I am gearing up for the next two weekends here in my hometown of Nashville. This weekend is the Southern Festival of Books at which a few authors who have worked with fairy tales will be in attendance. (The following weekend is the AFS Annual Meeting.) The Southern Festival of Books is one of my favorite weekends of the year since it is about books and writing and reading. Wonderful!
As I was mapping out my plan of attack from the Festival Schedule, I discovered another author/poet I wasn't familiar with until now: Ava Leavell Haymon.
She has a panel on Friday:
1:00-2:00 pm, Room 12 : The Future of the Imagined: Alice and Gretel Tweak Their Myths : Melanie Benjamin, Ava Leavell Haymon
So I had to read more about her:
Ava Leavell Haymon is the author of the poetry collections Why the House Is Made of Gingerbread, Kitchen Heat and The Strict Economy of Fire. She teaches poetry writing in Baton Rouge, Louisiana, and directs a writers' retreat center in the mountains of New Mexico. Why the House is Made of Gingerbread.And then I went to her website to learn more about Why the House Is Made of Gingerbread: Poems which was released in March of this year.
In Ava Leavell Haymon’s third collection, an unremarkable, harried, contemporary woman named Gretel finds herself at midlife overtaken by the Grimms’ household tale “Hansel and Gretel.” The violence and terror in that story supplant the memory of her own childhood, and the fairy tale retells itself in a sharp succession of surprising poems. The witch, the sugar house, Gretel’s brother, her passive father, his cruel second wife, the sinister forest—all these and more rise like jazz motifs to play themselves in the present. Addressing themes such as hunger, child abuse, betrayal, cannibalism, and murder in a tone by turns disturbing and humorous, Why the House Is Made of Gingerbread is most certainly not a book for children.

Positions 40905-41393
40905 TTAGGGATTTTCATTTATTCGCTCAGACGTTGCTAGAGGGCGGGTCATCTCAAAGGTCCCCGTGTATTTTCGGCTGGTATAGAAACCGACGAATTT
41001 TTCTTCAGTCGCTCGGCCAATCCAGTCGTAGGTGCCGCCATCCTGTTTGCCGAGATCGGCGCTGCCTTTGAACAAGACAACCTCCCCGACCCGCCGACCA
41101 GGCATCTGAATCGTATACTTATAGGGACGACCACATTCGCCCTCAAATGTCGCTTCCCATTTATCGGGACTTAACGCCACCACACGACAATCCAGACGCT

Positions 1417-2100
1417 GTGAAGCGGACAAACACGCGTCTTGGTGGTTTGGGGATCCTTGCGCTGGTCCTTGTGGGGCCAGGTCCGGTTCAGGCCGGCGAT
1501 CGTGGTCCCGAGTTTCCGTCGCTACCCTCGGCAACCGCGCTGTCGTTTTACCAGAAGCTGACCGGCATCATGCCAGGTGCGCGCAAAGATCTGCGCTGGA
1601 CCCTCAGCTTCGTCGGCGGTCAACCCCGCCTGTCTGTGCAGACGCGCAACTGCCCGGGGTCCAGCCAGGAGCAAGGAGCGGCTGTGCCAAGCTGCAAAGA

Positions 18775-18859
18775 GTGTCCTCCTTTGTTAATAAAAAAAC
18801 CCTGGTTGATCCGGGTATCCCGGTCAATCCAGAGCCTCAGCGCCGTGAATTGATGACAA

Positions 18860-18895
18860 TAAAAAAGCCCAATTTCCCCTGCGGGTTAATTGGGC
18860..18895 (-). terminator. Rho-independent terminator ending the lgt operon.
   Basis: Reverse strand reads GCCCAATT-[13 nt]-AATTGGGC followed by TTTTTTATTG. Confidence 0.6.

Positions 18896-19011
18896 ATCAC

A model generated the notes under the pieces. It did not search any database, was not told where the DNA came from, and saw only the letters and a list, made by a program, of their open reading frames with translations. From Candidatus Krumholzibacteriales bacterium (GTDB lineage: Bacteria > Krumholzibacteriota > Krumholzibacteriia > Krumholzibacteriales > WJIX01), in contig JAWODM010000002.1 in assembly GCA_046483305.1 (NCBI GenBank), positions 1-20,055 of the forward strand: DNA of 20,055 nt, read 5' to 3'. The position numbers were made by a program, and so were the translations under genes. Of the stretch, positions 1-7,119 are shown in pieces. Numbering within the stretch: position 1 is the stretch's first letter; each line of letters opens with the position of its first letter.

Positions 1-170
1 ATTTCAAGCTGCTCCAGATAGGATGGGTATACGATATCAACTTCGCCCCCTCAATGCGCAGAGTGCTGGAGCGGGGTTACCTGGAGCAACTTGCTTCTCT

Here's a poem from the collection:
The Witch Has Told You a Story
You are food.
You are here for me
to eat. Fatten up,
and I will like you better.Your brother will be first,
you must wait your turn.
Feed him yourself, you will
learn to do it. You will take him
eggs with yellow sauce, muffins
torn apart and leaking butter, fried meats
late in the morning, and always sweets
in a sticky parade from the kitchen.
His vigilance, an ice pick of hunger
pricking his insides, will melt
in the unctuous cream fillings.
He will forget. He will thank you
for it. His little finger stuck every day
through cracks in the bars
will grow sleek and round,
his hollow face swell
like the moon. He will stop dreaming
about fear in the woods without food.
He will lean toward the maw
of the oven as it opens
every afternoon, sighing
better and better smells.
And that's not all! Her second collection was Kitchen Heat:
Kitchen Heat records in woman's language the charm and bite of domestic life. Ava Leavell Haymon's poems form a collection of Household Tales, unswerving and unsentimental, serving up the strenuous intimacies, children, meals, pets, roused memories, outrages, and solaces of marriage and family.
Some of the poems are comic, such as "Conjugal Love Poem," about a wife who resists giving her husband the pity he seeks when complaining about a cold. Others find myth and fairy tale lived out in contemporary setting, with ironic result. Others rename the cast of characters: husband and wife become rhinoceros and ox; a carpool driver, the ominous figure Denmother.Needless to say I plan to sit and listen on this panel. And I wasn't trying to ignore her co-panelist, Melanie Benjamin, either. Her work with Alice in Wonderland sounds interesting, too, but we all know fairy tales are my first love here.
An elderly female is Old Grandmother, who creates time and granddaughters from oyster stew. The humidity of Deep South summers and steam from Louisiana recipes contribute to a simmering language, out of which people and images emerge and into which they dissolve again.
And, no, I was unaware of Ava Leavell Haymon's work until this past week, so hooray for book festivals!